Always art. My mother painted and her brother was actually a very good artist. I really should have kept some of his paintings. You think, “It’s in the genes.” And then when I was sixteen I commuted on Saturdays to go to Art Students League—I was like a Beatnik, you know, the black tights … I loved going to the Village, I actually met oh God, who’s that writer, he had a beard?
Yes! Alan Ginsberg! They tried to pick up young girls.
I think he was gay.
What did they care? They still tried to pick you up! Who even knew about gay men!
Now your work is very abstract—how did you get to that? When you were mentioning the ceramics you collected, they were quite traditional.
I started out doing vessels and throwing on the wheel but it was too boring. I didn’t want to master it. It made you achey. I started doing work with slabs and hand building and I loved that. I didn’t like the wheel because I’m a leftie—actually I’m ambidextrous—but I would have to throw one way and then turn the wheel the other way to lift it.
But for someone coming from a background of pre-school teaching and a long- ago art degree, you have a very confident vision, the work is very confident. Did you surprise yourself with that? You didn’t start out making coffee mugs.
Well … I’m still surprised. I don’t know how I do it. I’m totally self-educated. [laughs as if still surprised at herself]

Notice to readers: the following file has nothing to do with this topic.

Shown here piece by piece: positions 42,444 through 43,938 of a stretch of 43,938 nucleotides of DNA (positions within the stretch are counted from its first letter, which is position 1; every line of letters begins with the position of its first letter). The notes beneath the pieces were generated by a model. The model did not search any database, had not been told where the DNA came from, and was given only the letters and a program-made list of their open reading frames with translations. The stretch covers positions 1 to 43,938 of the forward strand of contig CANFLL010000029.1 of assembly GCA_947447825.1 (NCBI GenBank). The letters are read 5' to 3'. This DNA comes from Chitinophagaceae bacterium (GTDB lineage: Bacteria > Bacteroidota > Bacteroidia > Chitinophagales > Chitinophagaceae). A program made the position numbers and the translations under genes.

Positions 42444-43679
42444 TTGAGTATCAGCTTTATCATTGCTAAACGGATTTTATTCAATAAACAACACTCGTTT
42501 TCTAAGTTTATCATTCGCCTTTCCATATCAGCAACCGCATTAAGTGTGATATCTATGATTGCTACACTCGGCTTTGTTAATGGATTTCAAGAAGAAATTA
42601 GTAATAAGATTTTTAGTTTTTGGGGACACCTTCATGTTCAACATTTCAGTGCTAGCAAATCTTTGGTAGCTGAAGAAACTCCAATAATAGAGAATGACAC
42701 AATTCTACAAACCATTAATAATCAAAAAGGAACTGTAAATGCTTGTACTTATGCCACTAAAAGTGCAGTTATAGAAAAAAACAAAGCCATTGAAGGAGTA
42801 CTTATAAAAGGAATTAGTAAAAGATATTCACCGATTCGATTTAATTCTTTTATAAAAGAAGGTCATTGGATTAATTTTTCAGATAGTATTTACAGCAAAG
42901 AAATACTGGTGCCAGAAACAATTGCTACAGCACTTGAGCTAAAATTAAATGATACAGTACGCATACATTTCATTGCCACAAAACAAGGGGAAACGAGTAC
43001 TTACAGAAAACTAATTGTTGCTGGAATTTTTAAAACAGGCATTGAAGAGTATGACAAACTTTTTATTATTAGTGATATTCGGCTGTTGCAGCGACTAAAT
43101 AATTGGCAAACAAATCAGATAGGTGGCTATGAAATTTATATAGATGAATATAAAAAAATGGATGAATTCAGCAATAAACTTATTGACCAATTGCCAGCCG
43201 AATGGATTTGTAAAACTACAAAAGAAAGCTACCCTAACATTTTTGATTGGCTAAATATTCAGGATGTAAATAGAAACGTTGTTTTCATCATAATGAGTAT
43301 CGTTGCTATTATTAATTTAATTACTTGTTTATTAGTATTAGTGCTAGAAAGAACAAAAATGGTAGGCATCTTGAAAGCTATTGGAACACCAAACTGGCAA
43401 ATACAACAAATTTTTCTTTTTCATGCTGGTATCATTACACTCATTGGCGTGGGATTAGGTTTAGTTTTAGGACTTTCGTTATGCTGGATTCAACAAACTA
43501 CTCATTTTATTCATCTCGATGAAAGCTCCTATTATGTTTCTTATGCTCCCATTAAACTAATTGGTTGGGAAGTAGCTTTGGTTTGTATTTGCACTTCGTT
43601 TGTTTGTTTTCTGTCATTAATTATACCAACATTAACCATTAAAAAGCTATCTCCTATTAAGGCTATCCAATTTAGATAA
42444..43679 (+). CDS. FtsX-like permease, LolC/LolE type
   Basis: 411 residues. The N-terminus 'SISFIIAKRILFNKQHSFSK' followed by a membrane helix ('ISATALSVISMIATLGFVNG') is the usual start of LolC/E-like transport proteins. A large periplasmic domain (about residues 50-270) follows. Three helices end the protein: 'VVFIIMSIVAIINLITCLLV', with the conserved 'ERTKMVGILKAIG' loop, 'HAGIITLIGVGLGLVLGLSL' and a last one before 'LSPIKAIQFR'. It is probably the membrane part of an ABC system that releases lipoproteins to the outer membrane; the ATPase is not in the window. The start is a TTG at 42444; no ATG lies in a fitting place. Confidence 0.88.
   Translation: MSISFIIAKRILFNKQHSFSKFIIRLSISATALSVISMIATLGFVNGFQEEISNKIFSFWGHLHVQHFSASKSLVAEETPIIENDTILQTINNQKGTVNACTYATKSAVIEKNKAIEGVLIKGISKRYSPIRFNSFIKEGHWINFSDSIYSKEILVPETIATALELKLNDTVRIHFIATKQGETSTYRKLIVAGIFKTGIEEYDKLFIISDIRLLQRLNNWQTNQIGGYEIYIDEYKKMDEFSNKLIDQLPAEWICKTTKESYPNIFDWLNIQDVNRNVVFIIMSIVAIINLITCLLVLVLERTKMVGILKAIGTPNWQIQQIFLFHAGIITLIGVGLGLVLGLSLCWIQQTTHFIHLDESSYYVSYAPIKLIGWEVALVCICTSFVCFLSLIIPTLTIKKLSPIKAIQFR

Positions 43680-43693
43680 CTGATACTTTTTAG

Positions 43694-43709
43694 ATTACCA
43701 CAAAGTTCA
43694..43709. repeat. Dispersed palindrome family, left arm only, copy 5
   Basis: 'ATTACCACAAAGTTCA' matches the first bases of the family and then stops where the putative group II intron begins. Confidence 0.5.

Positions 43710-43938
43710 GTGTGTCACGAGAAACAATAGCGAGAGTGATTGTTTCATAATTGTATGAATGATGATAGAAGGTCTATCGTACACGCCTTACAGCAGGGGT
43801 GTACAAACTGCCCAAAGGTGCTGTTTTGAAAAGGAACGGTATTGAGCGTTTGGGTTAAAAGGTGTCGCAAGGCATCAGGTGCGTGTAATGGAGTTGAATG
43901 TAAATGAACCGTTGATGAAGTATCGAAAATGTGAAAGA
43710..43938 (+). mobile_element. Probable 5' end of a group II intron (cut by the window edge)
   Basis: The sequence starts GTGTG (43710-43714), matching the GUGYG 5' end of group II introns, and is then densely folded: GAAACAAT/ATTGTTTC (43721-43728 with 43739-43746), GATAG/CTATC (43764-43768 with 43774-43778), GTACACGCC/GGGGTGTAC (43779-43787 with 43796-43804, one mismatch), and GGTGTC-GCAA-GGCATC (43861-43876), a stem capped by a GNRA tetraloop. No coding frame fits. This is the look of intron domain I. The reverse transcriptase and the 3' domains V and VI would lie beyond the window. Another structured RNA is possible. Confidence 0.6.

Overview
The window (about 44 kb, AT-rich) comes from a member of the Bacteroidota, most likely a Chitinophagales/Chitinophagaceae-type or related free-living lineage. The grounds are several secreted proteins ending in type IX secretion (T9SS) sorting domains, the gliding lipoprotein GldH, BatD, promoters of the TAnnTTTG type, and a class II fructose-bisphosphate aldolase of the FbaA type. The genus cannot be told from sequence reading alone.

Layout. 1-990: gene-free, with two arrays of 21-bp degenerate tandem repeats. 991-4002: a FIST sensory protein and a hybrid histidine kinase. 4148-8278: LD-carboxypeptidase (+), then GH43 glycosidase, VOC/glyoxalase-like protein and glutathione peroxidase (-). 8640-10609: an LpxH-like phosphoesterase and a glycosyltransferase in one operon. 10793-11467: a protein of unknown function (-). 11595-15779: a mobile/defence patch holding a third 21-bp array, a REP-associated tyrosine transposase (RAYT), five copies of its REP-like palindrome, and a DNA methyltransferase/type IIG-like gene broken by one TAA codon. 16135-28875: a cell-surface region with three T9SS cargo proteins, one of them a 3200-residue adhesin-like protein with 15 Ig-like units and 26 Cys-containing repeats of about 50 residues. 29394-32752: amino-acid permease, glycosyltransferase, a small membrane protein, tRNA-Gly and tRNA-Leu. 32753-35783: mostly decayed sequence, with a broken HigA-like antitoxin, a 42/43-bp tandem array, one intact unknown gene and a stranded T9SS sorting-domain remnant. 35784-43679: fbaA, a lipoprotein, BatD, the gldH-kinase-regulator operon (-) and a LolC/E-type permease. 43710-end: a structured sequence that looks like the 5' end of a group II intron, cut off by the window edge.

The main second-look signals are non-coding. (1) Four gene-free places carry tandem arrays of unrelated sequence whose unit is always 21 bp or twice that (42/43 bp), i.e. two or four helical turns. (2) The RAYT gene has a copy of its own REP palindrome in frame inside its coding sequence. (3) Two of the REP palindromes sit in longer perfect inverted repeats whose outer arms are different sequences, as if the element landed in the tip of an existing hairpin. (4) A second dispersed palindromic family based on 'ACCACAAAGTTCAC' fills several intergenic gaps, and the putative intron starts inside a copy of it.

Some of it is like a lunarscape. Have you been to Cappadocia in Turkey? It looks like this, only on a huge scale.
Ooh, I love that. I have to write that down.
And you knew straightaway that you didn’t want to glaze it? Most people love the idea of glazes.
I did glaze a few things, but yeah, I wanted to keep the natural surface. I wanted to keep it looking close to looking like stone.
You could make the stuff but then how about the next step, when you had to grapple with the process of promoting it—how was that for you?
That—I figured, well, I’d love a gallery so I tried to get a gallery.
Do you think if hadn’t had a brother in that world, you would have been as confident?
I think I would have because that’s what people were doing in my studio and I just said, what the hell? It can’t hurt. And if they turned me down, it didn’t really bother me. I figured that more would turn me down than would be interested.
How did you feel when you sold your first piece?